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Kanye West’s bipolar disorder as a ‘Superpower’ and the role of celebrities in the rethinking of mental disorders

 Author: Wessel de Cock

‘See, that’s my third person. That’s my bipolar shit [..] that’s my superpower, ain’t no disability, I am a superhero! I am a superhero!’, rapped the American rapper Kanye West on the song ‘Yikes’, from his 2018 album ‘Ye’.[1] As arguably the most famous artist of the past decade, Kanye his statements immediately became subject to a fierce debate in both traditional media as on social media online. On the one hand there were critics that argued that Kanye his statements ‘glamorized or mischaracterized’ mental disorders and could ‘trivialize the seriousness of the condition’ while also preventing other people with similar disorders from seeking treatment. Others, however, praised the song and Kanye’s subsequent statements as a ‘reflection of his neurodiversity’.[2] Initially it were mostly scientific experts as therapists, psychiatrists, and neuroscientists who gave their opinion on Kanye’s statements, but eventually, especially on online media, people who were diagnosed with bipolar disorder themselves began writing in either critique or support of Kanye’s revelations.

That the public conversation after the release of an album of Kanye West was not so much about the music, but more about his person is not entirely surprising for people who have been following the controversial Chicago-born music producer. With the release of My Beautiful Dark Twisted Fantasy in 2010, the scandal with the VMA-awards and Taylor Swift was still fresh in many people’s memory and during the release of the Life of Pablo in 2016, Kanye made headlines with his announcement of support for Donald Trump. The complete focus on Kanye his widely published involuntary hospitalization in a psychiatric clinic two years earlier, following the release of ‘Ye’ in Juli 2018, was, however, something unprecedented.[3] It was very much fuelled by Kanye himself, who placed ‘I hate being Bipolar, it’s Awesome’ on the front of the album cover, and on social media drew additionally attention to his diagnosis with a series of tweets in which he explained that ‘no one would ever choose to end up in a mental hospital and diagnosed with a mental disorder but god chose me to publicly go through this journey and it is beautiful’.[4] In an interview with the popular talk show host, Dave Letterman he went into an even deeper account of his experience by saying that ‘they handcuffed’ and ‘drugged’ him and ‘put him on a bed separated from everyone he knew’.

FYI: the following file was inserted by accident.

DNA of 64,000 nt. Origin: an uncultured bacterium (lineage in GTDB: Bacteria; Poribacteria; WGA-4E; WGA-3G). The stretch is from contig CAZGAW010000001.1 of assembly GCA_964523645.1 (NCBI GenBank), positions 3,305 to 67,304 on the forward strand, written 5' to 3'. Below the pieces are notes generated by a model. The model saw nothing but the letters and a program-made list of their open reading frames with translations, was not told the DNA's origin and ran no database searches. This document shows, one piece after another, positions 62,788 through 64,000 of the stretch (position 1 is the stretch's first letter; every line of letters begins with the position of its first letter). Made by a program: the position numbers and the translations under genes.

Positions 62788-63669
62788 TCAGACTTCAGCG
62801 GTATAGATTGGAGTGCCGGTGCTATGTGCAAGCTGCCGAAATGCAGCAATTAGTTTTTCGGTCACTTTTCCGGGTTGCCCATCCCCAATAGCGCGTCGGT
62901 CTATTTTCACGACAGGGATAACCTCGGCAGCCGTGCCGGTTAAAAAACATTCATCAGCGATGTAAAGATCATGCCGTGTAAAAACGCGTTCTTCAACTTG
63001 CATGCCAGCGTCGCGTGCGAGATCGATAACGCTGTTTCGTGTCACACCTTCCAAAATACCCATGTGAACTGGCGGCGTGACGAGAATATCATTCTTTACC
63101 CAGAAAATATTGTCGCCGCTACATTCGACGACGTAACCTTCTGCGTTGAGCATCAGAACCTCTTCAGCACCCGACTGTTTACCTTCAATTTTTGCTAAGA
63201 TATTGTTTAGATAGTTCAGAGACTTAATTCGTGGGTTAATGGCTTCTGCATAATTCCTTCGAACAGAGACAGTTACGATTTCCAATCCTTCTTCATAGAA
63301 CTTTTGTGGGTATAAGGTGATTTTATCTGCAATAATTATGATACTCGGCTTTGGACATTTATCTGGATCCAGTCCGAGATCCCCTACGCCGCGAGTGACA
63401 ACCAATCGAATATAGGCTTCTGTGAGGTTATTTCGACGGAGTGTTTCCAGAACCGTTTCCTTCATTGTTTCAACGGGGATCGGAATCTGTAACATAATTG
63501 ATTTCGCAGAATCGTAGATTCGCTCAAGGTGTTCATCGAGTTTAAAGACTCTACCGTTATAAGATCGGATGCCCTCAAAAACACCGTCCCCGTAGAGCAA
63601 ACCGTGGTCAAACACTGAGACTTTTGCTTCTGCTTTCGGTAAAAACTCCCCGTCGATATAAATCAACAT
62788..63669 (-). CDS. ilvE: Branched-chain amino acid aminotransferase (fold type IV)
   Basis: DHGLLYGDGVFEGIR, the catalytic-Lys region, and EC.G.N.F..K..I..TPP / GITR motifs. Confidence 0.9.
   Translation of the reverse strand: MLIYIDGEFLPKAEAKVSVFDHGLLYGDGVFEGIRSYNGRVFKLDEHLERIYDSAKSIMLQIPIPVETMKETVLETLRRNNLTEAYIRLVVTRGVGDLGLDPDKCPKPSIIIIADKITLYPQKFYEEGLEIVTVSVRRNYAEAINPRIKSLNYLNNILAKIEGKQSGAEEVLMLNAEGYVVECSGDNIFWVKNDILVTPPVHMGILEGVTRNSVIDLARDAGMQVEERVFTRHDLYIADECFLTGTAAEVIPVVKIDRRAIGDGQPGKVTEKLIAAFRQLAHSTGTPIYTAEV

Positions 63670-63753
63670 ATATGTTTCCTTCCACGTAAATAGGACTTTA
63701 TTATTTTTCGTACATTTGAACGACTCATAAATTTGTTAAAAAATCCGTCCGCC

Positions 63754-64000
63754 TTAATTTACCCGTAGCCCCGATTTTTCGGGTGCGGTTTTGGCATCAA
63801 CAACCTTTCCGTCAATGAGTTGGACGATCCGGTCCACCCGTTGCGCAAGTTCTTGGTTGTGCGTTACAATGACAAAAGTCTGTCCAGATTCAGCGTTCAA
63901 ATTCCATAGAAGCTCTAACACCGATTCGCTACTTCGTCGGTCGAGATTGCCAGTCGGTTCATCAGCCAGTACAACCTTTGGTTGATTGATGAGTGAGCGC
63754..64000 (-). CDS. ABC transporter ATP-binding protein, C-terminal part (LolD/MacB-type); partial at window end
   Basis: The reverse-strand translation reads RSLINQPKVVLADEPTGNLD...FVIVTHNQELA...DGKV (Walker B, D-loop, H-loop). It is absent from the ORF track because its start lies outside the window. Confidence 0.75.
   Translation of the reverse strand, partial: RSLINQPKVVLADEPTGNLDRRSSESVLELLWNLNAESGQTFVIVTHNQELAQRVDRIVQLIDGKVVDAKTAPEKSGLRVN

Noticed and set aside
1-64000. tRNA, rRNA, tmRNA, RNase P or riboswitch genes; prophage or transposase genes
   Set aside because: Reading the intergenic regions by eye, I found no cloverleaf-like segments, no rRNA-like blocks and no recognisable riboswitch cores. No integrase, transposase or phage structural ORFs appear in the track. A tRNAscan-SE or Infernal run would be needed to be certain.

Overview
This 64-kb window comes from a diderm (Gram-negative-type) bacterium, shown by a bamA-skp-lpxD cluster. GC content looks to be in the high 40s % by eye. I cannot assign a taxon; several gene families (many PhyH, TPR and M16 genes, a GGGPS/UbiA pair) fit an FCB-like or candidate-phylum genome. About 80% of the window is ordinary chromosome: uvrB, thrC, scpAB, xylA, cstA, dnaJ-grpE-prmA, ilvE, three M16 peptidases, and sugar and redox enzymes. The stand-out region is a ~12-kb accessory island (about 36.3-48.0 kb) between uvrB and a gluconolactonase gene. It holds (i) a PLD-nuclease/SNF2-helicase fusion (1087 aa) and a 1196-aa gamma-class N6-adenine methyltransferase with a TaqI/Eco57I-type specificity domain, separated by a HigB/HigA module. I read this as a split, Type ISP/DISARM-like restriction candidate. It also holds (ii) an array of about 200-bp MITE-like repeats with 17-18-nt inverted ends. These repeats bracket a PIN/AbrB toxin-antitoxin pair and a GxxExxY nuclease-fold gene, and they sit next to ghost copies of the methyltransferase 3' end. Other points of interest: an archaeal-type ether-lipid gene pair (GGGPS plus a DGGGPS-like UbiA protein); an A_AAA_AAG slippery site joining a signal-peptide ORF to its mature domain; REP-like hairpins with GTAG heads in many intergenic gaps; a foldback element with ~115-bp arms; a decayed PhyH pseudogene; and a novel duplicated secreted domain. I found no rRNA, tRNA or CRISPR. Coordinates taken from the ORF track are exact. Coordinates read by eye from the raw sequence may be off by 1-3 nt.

The album cover of Ye (2018).

In the same interview with Letterman, he further specified that his diagnosis let him ‘experience first-hand how people who have mental health issues get written off by society’. According to him, people ‘cut your sentences off halfway’,  say ‘don’t listen to him cause he’s crazy’ and ‘what you say doesn’t mean as much.’[5] On his experience with the disorder itself, he noted that he felt ‘hyper-paranoid’ and noting that ‘everything can feel as though it’s a “conspiracy”’.[6] At the same time, he explained his creativity as the direct result of his disorder. ‘If you want these crazy ideas and these crazy stages, this crazy music, and this crazy way of thinking, there’s a chance it might come from a crazy person’.

In an excellent article for the Daily Beast, Tanya Basu, problematized the widespread notion in society that ‘creativity stems from mental illness’.[7] As she notes, Kanye had long subscribed to the idea that creativity is directly linked to mental illness, even before being ‘officially’ diagnosed with bipolar disorder in 2018. On his 2016 album The Life of Pablo he rapped: ‘name one genius that ain’t crazy, I’ve been outta my mind a long time’ and ‘you ain’t never seen nothing crazier than This n***a when he is off his Lexapro’. As Batu notes, historians and anthropologists have showed that this ‘myth of the tortured genius’ goes down deep in history from ‘Vincent Van Gogh to Ernest Hemingway to Amy Winehouse’ and neuroscientist and psychologists as well have disproven this notion in empirical studies, as an overview study that was published in Clinical Psychology Review in 2010 shows.[8] Whereas Basu rightly praises Kanye for ‘taking ownership of his bipolar disorder and making it his superpower’, she notes that the ‘tricky aspect’ is that he does this by ‘embracing the tortured genius’, effectively taking over a societal stigma.[9]